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Mounting Antenna for NVIS vs DX operation ?

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solaris0121:
Hi guys, my 1st post here as newly licenced ham in the UK (M6OLR).  I have a couple of PRC-320 radios ive had for a while and with the new licence i installed a 5band EFHW antenna from the chimney to a pole down the garden.

I noticed on 20m and 40m i dont really pick up any local stations in the UK and I understand to do this I need to mount the antenna for NVIS use.  As I understand it, is this simply a case of LOWERING the antenna and ensuring its horizontal ? *eg to fence height, a metre or so off the floor. 

Im thinking that when im out and about portable i will get a 3 band EFHW and use a fishing pole with it mounted vertically for DX and horizontal (low down) for NVIS - or is it more complex than this ?  Tactically, I like the option to change my radiation pattern when out in the field portable.

Interested to hear your thoughts...... M6OLR

gil:
FB on the 320, I love mine!

Not surprising on 20m, but you should get regional contacts on 40. 20m just doesn't work for NVIS, which will work only with 40/80m. Higher frequencies will just shoot up into space and be picked up by aliens in thousands of years  :o Horizontal is better for NVIS but sloped should work too. Vertical is for long distances, and that would be best on 20m. So, go horizontal on 40/80m and vertical on 20. You don't want to lower your antenna too much, 20ft is fine.

For regional/local contacts, 80m is your best bet. We would have no problem making 320-to-320 contacts on 80. Oh, wait! Let's try!

Gil.

solaris0121:
Thanks Gil, i was hoping that lowering a short EFHW almost horizontal to the ground (a few feet , tied to stakes or a tree) might force it into operating NVIS  on 40 and 20.....  the reality is I should just get out there and try it...... im just a little new to all the theory.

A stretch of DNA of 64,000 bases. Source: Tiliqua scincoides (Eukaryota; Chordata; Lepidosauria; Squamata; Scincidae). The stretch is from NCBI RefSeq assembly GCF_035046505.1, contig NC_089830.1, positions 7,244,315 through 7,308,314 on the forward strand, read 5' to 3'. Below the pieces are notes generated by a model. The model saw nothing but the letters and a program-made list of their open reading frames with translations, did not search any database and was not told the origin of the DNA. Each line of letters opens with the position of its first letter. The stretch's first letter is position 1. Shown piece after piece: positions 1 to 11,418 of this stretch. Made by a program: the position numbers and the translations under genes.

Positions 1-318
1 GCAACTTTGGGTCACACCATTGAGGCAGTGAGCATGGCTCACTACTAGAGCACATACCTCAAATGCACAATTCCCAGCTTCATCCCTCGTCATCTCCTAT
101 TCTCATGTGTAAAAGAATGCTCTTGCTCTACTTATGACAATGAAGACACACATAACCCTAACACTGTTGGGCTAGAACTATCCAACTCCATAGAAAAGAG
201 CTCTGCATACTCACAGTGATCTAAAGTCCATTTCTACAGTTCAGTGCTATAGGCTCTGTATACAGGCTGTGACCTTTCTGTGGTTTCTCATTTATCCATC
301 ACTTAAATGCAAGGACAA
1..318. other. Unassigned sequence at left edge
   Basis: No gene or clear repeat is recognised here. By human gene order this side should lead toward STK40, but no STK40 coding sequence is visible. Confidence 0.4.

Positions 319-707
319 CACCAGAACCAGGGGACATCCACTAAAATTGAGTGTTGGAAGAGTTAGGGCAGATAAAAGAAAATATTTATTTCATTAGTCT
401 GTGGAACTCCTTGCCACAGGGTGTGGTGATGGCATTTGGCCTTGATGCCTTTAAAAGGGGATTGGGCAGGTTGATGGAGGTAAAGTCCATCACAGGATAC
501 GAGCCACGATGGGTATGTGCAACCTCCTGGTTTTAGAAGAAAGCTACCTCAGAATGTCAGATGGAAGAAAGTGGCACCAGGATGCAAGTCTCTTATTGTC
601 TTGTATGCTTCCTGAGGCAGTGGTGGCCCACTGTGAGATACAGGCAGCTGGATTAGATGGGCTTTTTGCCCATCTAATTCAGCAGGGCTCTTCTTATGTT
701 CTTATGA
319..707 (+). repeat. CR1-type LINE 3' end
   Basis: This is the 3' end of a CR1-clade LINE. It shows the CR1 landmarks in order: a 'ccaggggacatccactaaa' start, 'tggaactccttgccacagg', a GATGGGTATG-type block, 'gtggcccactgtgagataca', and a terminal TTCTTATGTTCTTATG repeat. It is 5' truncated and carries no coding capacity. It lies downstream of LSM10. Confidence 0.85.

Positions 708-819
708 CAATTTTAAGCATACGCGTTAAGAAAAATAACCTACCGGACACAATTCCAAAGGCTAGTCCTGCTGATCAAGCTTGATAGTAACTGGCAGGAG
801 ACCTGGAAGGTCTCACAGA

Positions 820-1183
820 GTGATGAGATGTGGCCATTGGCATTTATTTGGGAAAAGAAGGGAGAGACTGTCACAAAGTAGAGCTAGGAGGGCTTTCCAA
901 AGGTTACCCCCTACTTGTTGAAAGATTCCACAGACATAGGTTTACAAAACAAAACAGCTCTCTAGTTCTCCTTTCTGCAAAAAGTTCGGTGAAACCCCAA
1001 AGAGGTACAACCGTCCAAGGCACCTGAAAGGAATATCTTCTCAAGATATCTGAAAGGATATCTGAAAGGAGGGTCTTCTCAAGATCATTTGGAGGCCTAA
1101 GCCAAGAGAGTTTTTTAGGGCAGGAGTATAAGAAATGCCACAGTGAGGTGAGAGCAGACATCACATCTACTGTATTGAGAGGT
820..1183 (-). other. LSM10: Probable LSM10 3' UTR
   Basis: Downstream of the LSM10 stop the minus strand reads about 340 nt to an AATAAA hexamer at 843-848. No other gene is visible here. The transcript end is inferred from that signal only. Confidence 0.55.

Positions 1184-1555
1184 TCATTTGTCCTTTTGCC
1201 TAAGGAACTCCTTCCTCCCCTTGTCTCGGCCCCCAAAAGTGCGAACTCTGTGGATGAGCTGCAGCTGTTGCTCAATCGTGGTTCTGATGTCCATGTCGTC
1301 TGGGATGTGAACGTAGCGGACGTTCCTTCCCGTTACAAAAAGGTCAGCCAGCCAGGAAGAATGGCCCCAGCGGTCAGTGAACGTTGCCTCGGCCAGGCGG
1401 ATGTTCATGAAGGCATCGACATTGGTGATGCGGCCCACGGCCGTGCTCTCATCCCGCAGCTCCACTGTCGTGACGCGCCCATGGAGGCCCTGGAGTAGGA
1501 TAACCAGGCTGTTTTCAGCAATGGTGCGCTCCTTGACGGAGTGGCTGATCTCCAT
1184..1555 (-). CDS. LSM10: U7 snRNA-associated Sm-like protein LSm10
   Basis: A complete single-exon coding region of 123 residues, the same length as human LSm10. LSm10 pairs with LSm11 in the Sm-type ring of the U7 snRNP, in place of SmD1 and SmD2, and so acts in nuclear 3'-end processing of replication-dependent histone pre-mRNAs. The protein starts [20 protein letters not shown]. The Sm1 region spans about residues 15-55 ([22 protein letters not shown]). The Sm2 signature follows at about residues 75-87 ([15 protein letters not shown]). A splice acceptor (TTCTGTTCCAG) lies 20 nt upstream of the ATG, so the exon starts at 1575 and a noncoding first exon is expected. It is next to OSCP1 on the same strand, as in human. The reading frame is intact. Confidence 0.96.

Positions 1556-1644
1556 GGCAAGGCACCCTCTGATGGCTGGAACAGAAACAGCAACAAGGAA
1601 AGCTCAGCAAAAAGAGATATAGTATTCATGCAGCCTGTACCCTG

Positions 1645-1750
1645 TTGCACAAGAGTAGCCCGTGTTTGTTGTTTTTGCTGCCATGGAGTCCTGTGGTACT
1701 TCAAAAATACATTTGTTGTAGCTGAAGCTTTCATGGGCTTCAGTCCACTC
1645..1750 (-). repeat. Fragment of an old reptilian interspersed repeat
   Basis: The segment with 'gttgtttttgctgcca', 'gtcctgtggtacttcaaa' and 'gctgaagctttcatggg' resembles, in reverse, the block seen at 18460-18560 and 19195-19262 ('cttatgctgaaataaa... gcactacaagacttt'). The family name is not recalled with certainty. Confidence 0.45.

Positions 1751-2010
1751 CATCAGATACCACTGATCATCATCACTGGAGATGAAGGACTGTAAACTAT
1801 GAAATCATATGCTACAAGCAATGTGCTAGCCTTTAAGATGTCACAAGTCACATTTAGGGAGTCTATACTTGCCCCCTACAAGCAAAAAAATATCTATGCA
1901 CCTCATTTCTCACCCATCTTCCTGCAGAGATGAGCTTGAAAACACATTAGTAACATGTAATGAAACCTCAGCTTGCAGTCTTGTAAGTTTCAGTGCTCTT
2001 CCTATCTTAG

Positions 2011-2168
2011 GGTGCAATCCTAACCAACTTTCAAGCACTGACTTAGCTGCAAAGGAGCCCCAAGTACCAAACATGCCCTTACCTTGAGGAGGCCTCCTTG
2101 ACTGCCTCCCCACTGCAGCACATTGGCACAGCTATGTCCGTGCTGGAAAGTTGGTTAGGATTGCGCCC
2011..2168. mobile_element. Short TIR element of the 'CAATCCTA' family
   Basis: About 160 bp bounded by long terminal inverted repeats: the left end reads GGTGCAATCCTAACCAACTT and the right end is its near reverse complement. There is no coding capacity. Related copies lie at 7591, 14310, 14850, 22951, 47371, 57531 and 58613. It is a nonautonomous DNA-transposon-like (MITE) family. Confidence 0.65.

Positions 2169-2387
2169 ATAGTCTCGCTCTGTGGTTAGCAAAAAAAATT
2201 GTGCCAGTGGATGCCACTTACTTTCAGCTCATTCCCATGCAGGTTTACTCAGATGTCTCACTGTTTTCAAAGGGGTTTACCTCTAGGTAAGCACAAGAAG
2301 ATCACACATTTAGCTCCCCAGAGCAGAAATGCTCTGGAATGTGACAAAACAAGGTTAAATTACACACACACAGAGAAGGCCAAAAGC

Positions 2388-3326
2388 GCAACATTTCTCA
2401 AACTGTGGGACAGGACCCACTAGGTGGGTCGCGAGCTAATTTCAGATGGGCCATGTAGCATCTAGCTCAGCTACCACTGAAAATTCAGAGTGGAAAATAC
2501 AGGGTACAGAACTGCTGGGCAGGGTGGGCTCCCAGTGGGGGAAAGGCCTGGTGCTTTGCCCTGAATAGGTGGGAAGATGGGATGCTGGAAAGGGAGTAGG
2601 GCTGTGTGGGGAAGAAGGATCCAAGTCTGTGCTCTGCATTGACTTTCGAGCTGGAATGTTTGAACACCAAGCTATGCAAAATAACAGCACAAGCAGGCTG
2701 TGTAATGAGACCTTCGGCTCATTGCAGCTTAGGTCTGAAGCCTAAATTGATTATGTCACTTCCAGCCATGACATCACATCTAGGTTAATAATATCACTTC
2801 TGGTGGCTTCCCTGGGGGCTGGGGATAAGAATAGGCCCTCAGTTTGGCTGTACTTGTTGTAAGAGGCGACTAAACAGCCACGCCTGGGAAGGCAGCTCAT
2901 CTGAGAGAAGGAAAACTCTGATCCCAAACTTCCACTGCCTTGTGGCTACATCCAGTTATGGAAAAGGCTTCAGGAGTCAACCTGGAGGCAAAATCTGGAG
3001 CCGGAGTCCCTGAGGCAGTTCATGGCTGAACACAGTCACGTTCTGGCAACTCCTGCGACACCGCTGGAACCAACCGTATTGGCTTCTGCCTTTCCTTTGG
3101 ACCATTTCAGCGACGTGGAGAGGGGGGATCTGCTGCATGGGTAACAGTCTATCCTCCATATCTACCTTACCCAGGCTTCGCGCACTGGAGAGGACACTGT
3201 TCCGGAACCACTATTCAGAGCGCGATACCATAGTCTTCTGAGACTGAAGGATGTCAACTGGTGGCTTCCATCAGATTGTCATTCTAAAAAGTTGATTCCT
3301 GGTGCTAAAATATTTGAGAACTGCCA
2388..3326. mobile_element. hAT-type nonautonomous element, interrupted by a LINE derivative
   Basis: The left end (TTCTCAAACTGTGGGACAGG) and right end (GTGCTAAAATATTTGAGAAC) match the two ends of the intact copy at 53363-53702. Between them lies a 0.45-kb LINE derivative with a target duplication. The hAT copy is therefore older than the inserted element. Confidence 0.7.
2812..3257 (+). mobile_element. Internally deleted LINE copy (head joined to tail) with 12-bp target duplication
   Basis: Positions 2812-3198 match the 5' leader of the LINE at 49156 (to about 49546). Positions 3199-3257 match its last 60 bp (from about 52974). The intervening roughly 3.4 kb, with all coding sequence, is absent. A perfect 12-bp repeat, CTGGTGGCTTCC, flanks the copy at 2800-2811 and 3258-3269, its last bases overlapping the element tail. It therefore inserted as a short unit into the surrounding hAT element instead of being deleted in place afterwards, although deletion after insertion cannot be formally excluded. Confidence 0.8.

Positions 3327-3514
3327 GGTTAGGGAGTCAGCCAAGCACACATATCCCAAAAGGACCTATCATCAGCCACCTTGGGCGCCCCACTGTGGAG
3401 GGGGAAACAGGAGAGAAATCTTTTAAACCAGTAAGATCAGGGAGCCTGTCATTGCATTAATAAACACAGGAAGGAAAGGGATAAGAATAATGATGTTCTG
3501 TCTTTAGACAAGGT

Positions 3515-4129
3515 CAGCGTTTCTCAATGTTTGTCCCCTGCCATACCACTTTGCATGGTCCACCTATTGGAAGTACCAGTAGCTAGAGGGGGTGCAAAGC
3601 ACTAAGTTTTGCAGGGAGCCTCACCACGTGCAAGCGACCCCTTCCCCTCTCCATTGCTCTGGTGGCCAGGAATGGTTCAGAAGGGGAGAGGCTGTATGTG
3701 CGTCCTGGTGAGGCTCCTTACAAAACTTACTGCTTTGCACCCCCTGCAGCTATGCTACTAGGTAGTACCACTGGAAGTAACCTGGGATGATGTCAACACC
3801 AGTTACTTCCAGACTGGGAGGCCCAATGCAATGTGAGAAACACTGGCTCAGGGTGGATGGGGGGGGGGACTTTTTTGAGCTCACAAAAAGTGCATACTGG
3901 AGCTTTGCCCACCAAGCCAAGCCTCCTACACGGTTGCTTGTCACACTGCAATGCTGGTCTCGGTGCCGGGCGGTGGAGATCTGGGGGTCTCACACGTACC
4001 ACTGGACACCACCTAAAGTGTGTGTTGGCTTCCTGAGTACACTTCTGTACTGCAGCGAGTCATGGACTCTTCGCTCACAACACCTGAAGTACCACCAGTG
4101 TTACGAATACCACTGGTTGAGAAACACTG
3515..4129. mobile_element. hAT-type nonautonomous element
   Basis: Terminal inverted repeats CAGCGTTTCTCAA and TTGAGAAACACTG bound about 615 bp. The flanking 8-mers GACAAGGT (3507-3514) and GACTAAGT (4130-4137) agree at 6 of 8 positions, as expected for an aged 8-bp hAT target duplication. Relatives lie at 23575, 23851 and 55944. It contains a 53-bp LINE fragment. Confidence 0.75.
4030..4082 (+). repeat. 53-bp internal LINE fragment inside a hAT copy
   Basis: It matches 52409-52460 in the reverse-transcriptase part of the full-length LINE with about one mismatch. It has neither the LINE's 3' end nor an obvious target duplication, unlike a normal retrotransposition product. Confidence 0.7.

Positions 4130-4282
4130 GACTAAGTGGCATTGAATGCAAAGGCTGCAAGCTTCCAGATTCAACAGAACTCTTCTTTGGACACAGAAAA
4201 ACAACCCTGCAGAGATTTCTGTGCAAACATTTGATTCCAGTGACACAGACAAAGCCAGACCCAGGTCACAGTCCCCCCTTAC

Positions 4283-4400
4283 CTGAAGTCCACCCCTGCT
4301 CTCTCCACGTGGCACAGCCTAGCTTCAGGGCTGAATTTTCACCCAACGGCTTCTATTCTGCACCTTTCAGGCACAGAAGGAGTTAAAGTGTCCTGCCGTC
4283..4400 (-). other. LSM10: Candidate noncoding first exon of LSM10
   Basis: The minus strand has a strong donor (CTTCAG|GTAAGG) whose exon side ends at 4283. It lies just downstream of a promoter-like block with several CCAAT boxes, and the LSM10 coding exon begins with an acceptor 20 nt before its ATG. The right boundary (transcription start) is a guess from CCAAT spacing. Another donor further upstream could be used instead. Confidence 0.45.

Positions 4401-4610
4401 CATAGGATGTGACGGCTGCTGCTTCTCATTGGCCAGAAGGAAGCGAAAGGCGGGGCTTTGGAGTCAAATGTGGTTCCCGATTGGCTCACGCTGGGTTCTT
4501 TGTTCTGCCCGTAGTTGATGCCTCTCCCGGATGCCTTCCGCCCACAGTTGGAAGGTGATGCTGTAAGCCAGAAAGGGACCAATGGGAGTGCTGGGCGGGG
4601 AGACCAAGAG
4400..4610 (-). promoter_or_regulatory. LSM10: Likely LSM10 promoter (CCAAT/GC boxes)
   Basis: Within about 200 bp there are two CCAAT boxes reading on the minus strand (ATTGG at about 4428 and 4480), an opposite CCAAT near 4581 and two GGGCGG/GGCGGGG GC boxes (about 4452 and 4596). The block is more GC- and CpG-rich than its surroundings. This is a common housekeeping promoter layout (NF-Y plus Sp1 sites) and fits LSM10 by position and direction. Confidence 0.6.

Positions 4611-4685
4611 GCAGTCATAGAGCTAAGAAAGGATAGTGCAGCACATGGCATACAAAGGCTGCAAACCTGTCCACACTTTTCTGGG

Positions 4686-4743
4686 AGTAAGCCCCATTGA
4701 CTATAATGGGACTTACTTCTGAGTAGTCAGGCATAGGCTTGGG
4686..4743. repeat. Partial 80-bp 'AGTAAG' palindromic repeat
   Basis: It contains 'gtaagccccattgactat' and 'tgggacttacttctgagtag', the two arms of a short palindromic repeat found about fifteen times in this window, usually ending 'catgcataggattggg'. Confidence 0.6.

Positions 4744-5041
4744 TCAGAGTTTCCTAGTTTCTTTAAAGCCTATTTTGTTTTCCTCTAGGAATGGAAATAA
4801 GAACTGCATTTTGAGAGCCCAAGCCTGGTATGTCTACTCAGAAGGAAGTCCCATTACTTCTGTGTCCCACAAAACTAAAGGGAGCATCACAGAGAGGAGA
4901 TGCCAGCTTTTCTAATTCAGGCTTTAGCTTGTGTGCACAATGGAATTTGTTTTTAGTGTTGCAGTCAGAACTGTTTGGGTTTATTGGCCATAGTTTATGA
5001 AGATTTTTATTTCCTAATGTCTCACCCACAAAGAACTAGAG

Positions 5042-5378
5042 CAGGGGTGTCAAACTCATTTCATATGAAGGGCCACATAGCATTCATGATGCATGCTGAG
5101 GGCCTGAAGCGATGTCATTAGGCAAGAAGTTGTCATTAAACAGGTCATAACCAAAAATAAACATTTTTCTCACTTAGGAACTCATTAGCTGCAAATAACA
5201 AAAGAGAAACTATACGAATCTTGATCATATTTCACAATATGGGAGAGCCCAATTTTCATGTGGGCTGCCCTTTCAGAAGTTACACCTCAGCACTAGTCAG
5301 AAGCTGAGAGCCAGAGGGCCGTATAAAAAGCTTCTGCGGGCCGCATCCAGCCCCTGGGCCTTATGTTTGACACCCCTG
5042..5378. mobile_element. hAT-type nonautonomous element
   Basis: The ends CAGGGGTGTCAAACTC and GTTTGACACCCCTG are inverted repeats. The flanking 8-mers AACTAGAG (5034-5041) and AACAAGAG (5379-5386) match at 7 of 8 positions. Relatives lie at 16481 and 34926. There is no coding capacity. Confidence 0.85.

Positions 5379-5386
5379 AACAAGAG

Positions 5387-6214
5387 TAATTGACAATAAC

I have 2 of the 320's, one of them is the thick finned version.  Ive just purchased some capacitors for the power supply modification which I need to do very soon.

The past few days since the antenna went up ive been calling out on 7187.5 (prc320) as well as 14348 and 3793.   Are you guys using these frequencies ?  Would be great to have a 320 to 320 QSO over the channel !!!     73's Sean.

gil:

--- Quote --- I was hoping that lowering a short EFHW almost horizontal to the ground (a few feet , tied to stakes or a tree) might force it into operating NVIS  on 40 and 20
--- End quote ---

Unfortunately not. I would go no lower than about 7ft off the ground for 40m. NVIS is just not going to work on 20m. You might get regional contacts on 20 sometimes, but it will be due to E-layer propagation, not NVIS. Too close to the ground and you will have too much ground losses. It depends on your ground of course... Laying a dipole on desert sand might work very well! If you try a wire antenna 7ft off thre ground on 40m, try laying a 5% longer wire beneath it on the ground, not connected to anything, as a reflector... You might actually use three wires. See my post on the "Super Gain" NVIS antenna:

http://radiopreppers.com/index.php?topic=1260.msg11820#msg11820

My 320 is a thick-fin model too. I should not have sold my other one... I also have a PRC-351, and a 352.

You would have better luck using USB (since the 320 doesn't have LSB!) on 3615 (3617 on your dials), especially Wednesday nights for the VMARS net. I haven't participated in a while, but really should get back on...

We can try any weeknight on 80m, let me know...

Gil.

Andywragg:
Hi and Welcome.

I'm in IO93 (South East Sheffield) I tried my NVIS  X-Pole (2 inverted V dipoles at 90 deg to each other) last weekend and didn't get 1 contact all afternoon. I'm using an old military design for the antenna with the centre/balun at 15feet AGL. The dipole wires are cut for 25' (40m) and 37' (80m), 4 wires in total. The radio is a Yaesu FT-817. The trouble with NVIS is that any receiving station also has to be working NVIS propagation to pick you up - or so I've been led to believe. 

Maybe we could work on a sched to try and establish a net. The trouble with 40m is that it's very popular with contesters at weekends and trying to find a clear frequency is a challenge to say the least. I found 80m to be really quiet from a noise/QRN POV.

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